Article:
10th Cir. stays district court order in RFRA / hoasca drug case
VOLOKH at MAIL.LAW.UCLA.EDU
Thu Dec 26 17:16:33 PST 2002
This apparently happened on Dec. 12, but I just came across the
opinion online. It's O Centro Espirita Beneficiente Uniao de Vegetal v.
Ashcroft, and here are some key excerpts:
Although RFRA is incorporated into the CSA and must inform
treaty obligations, we grant the government's motion in this case for
two reasons. First, the district court's conclusion that the 1971 UN
Convention on Psychotropic Substances does not extend to hoasca is in
considerable tension with the language of that Convention, particularly
Article 1(f), defining "preparation" and Article 3, § 1 providing that
"a preparation is subject to the same measures of control as the
psychotropic substances which it contains ." Hoasca is plainly a
preparation containing DMT. As for the argument that plants cannot
constitute preparations, Article 32, § 4 permits "reservations
concerning these plants" for magical or religious rites, thereby
suggesting that plants are covered, although a reservation concerning a
plant (i.e., a substance contained in a plant) is possible. We are
unpersuaded that the Commentary or contrary opinions on the meaning of
the Convention are sufficient to override the plausible interpretation
of the Convention by the executive.
Second, the district court's factual findings are in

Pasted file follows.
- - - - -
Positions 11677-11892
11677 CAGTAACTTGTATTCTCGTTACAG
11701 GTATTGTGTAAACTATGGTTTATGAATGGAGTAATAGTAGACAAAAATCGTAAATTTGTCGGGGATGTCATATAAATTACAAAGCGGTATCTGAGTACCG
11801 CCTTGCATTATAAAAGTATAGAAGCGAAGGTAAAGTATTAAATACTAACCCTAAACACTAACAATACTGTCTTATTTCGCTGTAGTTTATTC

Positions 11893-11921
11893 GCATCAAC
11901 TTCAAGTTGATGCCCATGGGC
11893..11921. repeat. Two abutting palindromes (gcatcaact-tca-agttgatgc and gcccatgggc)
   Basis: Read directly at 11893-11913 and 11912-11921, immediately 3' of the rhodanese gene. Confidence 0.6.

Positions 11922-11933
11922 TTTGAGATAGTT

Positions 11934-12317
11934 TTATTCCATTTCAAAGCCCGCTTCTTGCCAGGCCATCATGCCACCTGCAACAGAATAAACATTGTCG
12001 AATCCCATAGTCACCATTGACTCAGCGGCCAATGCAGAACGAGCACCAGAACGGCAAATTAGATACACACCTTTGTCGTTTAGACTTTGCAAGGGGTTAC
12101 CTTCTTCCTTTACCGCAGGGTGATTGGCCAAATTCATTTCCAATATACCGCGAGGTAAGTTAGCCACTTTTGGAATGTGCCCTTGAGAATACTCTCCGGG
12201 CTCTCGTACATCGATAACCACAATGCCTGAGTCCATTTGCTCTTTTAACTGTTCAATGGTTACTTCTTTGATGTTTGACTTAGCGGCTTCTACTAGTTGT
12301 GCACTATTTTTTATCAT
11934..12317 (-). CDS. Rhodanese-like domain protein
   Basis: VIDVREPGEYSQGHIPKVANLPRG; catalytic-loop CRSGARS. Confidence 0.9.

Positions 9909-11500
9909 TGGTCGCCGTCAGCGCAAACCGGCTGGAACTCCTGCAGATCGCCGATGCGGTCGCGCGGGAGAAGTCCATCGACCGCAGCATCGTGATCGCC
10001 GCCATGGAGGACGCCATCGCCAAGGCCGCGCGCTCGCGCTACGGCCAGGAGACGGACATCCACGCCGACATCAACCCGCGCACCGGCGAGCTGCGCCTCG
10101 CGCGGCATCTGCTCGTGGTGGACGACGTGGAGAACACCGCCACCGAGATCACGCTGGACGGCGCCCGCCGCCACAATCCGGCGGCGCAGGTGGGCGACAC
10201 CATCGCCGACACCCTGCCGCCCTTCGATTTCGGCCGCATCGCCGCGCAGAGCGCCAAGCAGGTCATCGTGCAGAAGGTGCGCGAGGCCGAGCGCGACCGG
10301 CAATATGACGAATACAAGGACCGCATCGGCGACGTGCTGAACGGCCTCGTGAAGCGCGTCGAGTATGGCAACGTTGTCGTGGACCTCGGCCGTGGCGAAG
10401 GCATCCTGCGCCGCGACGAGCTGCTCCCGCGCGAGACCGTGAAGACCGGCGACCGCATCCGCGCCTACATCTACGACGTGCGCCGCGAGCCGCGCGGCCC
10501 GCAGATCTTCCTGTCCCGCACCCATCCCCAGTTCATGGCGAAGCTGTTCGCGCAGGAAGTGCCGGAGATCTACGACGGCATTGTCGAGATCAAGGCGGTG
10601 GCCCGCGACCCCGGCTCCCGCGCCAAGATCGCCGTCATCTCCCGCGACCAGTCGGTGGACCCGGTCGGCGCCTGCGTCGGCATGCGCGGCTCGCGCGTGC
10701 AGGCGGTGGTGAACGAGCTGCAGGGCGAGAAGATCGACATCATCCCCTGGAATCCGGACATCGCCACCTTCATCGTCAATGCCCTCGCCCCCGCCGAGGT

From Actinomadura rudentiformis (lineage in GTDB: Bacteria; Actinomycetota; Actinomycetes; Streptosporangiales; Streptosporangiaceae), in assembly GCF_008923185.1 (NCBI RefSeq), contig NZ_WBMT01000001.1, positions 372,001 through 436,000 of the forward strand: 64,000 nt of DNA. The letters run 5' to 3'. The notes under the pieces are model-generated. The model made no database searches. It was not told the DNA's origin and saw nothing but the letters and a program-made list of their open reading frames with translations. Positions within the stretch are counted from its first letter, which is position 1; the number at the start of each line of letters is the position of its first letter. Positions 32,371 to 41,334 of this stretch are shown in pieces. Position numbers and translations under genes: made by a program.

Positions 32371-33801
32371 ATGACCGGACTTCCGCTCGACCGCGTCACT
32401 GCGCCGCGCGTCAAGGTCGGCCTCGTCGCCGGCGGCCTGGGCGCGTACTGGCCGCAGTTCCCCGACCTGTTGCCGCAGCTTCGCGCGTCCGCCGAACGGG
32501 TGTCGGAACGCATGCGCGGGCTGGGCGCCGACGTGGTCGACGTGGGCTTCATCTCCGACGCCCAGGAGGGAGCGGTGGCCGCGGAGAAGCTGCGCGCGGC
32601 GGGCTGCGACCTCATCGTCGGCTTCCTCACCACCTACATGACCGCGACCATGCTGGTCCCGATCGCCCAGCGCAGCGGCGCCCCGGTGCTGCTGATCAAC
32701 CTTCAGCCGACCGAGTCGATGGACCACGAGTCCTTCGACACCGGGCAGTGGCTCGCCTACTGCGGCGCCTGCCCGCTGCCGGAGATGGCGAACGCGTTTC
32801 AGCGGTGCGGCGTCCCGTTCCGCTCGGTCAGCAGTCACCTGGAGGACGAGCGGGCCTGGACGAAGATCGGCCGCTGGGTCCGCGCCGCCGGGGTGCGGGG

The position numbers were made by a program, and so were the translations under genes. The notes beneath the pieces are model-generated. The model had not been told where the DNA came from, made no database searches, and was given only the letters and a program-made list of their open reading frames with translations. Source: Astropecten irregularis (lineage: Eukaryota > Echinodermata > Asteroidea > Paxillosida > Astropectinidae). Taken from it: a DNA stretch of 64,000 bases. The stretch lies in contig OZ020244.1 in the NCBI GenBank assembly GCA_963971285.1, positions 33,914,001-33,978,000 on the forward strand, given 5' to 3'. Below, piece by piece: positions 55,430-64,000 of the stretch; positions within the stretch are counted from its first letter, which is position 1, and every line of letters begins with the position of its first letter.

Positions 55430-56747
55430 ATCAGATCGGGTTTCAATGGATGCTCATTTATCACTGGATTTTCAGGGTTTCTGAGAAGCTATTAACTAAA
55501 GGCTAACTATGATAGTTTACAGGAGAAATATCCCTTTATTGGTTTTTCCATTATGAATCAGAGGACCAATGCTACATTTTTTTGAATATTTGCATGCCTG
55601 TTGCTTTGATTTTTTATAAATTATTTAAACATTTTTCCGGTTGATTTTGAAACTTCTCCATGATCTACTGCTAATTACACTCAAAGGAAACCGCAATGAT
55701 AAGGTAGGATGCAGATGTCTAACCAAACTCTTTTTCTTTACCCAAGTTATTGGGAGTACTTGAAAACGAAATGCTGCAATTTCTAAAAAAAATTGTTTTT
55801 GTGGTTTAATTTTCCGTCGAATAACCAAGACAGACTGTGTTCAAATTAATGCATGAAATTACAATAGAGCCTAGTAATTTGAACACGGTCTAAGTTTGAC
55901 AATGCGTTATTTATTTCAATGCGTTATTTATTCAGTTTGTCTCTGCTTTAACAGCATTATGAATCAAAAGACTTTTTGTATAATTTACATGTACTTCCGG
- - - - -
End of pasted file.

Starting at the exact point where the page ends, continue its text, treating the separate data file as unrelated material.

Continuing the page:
considerable tension with (if not contrary to) the express findings in
the CSA that "any material, compound, mixture, or preparation which
contains any quantity of" DMT, 21 U.S.C. § 812 Schedule 1(c), "has a
high potential for abuse[,] ... has no currently accepted medical use in
treatment in the United States[,] ... [and] [t]here is a lack of
accepted safety for use of the drug or other substance under medical
supervision." 21 U.S.C. § 812(b)(1) (Schedule I required findings) . . .
Courts have routinely rejected religious exemptions from laws
regulating controlled substances employing tests similar to that
required by RFRA. See United States v. Greene, 892 F.2d 453, 456-57 (6th
Cir.1989); Olsen v. DEA, 878 F.2d 1458, 1461-62 (D.C .Cir.1989); Olsen
v. Iowa, 808 F.2d 652, 653 (8th Cir.1986); United States v. Rush, 738
F.2d 497, 512-13 (1st Cir.1984); United States v. Middleton, 690 F.2d
820, 824 (11th Cir.1982); see also Employment Div. v. Smith, 494 U.S.
872, 905 (1990) (O'Connor, J., concurring). Even after enactment of
RFRA, religious exemptions from or defenses to the CSA have not fared
well. See United States v. Brown, 72 F.3d 134, 1995 WL 732803 (8th
Cir.1995); United States v. Jefferson, 175 F.Supp.2d 1123, 1131
(N.D.Ind.2001). Moreover, as noted by the government here, permission
for sacramental use of peyote was granted by Congress after enactment of
RFRA, suggesting Congressional doubts that RFRA was sufficient (alone)
to grant an exemption. Gov't Reply Br. at 9 (citing 42 U.S.C. § 1996a).
. . .
The government suffers irreparable injury when its criminal laws
are enjoined without adequately considering the unique legislative
findings in this field. . . . . Furthermore, free exercise case law
pre-Employment Div. suggests that religious accommodations requiring
"burdensome and constant official supervision and management" are
especially disfavored. . . . .
-------------- next part --------------
An HTML attachment was scrubbed...
More information about the Religionlaw